# Power Efficiency Improvement of a Boost Converter Using a Coupled Inductor with a Fuzzy Logic Controller: Application to a Photovoltaic System

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## Abstract

**:**

## 1. Introduction

## 2. Materials and Methods

#### 2.1. Inductor Sizing in a Conventional Boost Converter for PV Applications

_{1}, R

_{2}, R

_{3}, and R

_{4}in Figure 2) [2,3,11]. For a given radiation value, there is a particular operating point, called “Maximum Power Point” (MPP), noted MPP1 and MPP2 in Figure 2, which leads to getting the maximum power from the PVG. We can observe that there is a difference between the MPP that the PVG can produce and the power transferred to the load in direct connection mode.

_{pv}and output current I

_{pv}. It detects the MPP and gives the output voltage where the power is maximum [1,6].

_{i}, and the input current I

_{i}. The components to be sized and selected accordingly are the inductance of the inductor L, the diode D, the values of capacitors C

_{1}and C

_{2}, and the switching transistor K. When these components are properly chosen, the energy loss can be neglected [18,19]. The element mainly influencing the boost converter losses is the inductor because its sizing depends directly on the input voltage as well as on the input current. In the case of PV applications, the voltage and current changes depend on climate parameters G and T.

#### 2.2. Proposed DC/DC Converter

_{i}= 42 V (the value of V

_{i}corresponds to the nominal MPP value of a SANYO HIP-215NKHE5 PV panel, which will be used in experimental measurements) with three values of duty cycle (d = 0.1, 0.5 and 0.9) for different current levels at a switching frequency 20 kHz and a ripple of 10%.

_{1}–L

_{2}, is adopted instead of a simple inductor.

_{1}adaptive to the input current, I

_{i}. The current I

_{2}that flows through L

_{2}is controlled to generate a variable electromagnetic field, therefore changing the value of L

_{1}. The reference current I

_{2ref}that I

_{2}must follow is calculated based only on the measured current I

_{i}.

#### 2.2.1. Coupled Inductor Analysis and Implementation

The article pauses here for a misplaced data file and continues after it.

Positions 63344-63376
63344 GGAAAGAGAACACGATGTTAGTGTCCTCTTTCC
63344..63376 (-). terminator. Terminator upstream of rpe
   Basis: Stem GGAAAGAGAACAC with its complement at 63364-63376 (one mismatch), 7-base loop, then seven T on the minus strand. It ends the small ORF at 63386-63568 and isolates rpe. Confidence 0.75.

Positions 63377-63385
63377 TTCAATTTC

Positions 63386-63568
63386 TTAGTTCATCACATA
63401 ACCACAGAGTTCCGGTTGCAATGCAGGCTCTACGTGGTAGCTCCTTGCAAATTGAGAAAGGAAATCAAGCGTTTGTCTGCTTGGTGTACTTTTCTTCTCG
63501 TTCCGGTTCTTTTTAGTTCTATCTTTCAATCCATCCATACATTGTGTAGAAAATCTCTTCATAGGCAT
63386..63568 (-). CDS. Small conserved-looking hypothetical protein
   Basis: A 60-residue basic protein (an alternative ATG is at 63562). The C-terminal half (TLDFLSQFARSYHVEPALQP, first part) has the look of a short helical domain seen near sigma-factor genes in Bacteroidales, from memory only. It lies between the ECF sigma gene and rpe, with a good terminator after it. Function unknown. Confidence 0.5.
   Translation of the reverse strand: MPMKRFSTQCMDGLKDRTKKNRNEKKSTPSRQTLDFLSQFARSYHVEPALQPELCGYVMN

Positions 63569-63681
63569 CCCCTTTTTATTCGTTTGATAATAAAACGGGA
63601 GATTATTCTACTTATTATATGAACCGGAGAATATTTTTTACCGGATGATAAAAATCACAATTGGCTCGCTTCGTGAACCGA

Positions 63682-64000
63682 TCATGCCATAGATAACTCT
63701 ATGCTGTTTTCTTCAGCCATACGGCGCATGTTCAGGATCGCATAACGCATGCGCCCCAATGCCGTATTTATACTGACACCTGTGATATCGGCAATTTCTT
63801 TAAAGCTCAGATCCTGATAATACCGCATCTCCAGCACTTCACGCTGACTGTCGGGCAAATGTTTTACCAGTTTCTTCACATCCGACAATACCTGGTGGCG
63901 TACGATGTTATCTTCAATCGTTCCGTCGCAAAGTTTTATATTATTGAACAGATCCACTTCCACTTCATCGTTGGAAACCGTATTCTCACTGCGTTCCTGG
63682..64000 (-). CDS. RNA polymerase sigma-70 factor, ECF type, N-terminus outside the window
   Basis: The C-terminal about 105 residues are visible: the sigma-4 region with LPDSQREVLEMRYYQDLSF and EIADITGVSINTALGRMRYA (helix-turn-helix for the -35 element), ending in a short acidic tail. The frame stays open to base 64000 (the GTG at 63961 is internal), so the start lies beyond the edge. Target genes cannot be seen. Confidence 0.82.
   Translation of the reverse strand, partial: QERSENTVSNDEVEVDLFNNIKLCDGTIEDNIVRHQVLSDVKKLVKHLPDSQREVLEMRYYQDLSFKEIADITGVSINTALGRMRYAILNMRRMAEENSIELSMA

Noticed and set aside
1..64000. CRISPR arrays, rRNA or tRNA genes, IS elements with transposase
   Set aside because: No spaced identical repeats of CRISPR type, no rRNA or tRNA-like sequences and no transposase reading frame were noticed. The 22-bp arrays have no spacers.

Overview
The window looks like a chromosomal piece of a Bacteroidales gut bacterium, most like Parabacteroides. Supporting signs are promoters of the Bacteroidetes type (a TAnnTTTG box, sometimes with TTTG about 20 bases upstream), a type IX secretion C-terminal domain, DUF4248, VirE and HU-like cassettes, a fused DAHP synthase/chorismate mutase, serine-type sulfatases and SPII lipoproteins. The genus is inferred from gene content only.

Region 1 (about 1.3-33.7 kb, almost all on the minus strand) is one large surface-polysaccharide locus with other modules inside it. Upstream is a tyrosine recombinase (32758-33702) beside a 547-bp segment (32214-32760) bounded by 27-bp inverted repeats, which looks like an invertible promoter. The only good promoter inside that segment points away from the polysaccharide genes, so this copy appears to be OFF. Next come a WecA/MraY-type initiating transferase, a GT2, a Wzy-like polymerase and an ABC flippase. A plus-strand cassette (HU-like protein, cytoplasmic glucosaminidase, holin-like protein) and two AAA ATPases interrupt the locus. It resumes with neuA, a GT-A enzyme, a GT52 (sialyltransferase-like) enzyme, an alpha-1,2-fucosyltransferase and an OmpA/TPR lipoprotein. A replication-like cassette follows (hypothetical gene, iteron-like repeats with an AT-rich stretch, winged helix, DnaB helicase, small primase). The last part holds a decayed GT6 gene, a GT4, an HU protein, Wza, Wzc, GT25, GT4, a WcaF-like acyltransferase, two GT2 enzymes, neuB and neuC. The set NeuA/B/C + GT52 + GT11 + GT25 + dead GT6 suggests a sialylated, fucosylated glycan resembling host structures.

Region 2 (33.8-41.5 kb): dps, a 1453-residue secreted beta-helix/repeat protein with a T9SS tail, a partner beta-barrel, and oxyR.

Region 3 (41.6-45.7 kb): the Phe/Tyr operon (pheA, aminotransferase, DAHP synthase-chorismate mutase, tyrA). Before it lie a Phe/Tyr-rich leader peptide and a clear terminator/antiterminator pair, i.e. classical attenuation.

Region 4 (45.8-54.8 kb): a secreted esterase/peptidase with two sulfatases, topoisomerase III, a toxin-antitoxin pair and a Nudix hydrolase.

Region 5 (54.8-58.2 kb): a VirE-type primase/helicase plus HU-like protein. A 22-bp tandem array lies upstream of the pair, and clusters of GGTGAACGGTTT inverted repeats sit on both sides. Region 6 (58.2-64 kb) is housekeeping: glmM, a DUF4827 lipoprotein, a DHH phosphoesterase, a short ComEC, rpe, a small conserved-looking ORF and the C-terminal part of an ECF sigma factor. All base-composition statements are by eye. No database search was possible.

_{loss_wdg}= Ri

^{2}. In this study ohmic winding losses are not considered and the focus is mainly on the core losses. Based on theory and empirical tests [16,17,18,19,20] core losses depend directly on the hysteresis loop and to the maximum flux, B

_{max}. Consequently, we must avoid flux saturation on the core to avoid losses.

_{1}traversed by the current i

_{1}produces the flux ${\phi}_{11}$ self-induction through each turn of L

_{1}and the mutual flux ${\phi}_{21}$ through each turn of L

_{2}. Similarly, the coil L

_{2}traversed by the current i

_{2}produces the self-induction flux ${\phi}_{22}$ through each turn of L

_{2}and the mutual flux ${\phi}_{12}$ through each turn of L

_{1}. Fluxes ${\phi}_{11}$, ${\phi}_{21}$ and fluxes ${\phi}_{21}$, ${\phi}_{22}$ are added to each part (Figure 7b), or subtracted (Figure 7c), according to the positive direction of currents chosen arbitrarily, and the winding of the coils direction [17,18,19,20].

_{1}, L

_{1}and i

_{1}(N

_{2}, L

_{2}and i

_{2}) are the number of turns, self-inductance and current of the first (second) coil, parameter a is equal to 1 or −1 for additive or subtractive case, respectively, and M is the mutual inductance between L

_{1}and L

_{2}. Note that the sign of M is equal to that of a.

#### 2.2.2. Design of the Fuzzy Controller

_{2}and its reference, I

_{2ref}, coming from the measured I

_{pv}, we can decide whether to increment, decrement or keep the same duty cycle. One of the advantages of this strategy is that only one measurement is required, namely the inductor current i

_{2}.

_{2ref}) in red color and measurement current (I

_{pv}) in blue. We note that the FC achieved good tracking performances.

## 3. Results

#### 3.1. Simulation Results

_{e}= 211 mm

^{2}, Area product = 57,600 mm

^{4}, magnetic conductance A

_{L}= 4200 nH, with L = A

_{L}·N

^{2}). Our inductor was calculated by taking d = 0.5 and I = 3 A. We have to wire a coil of N = 28 turns for L

_{1}and N = 12 turns for L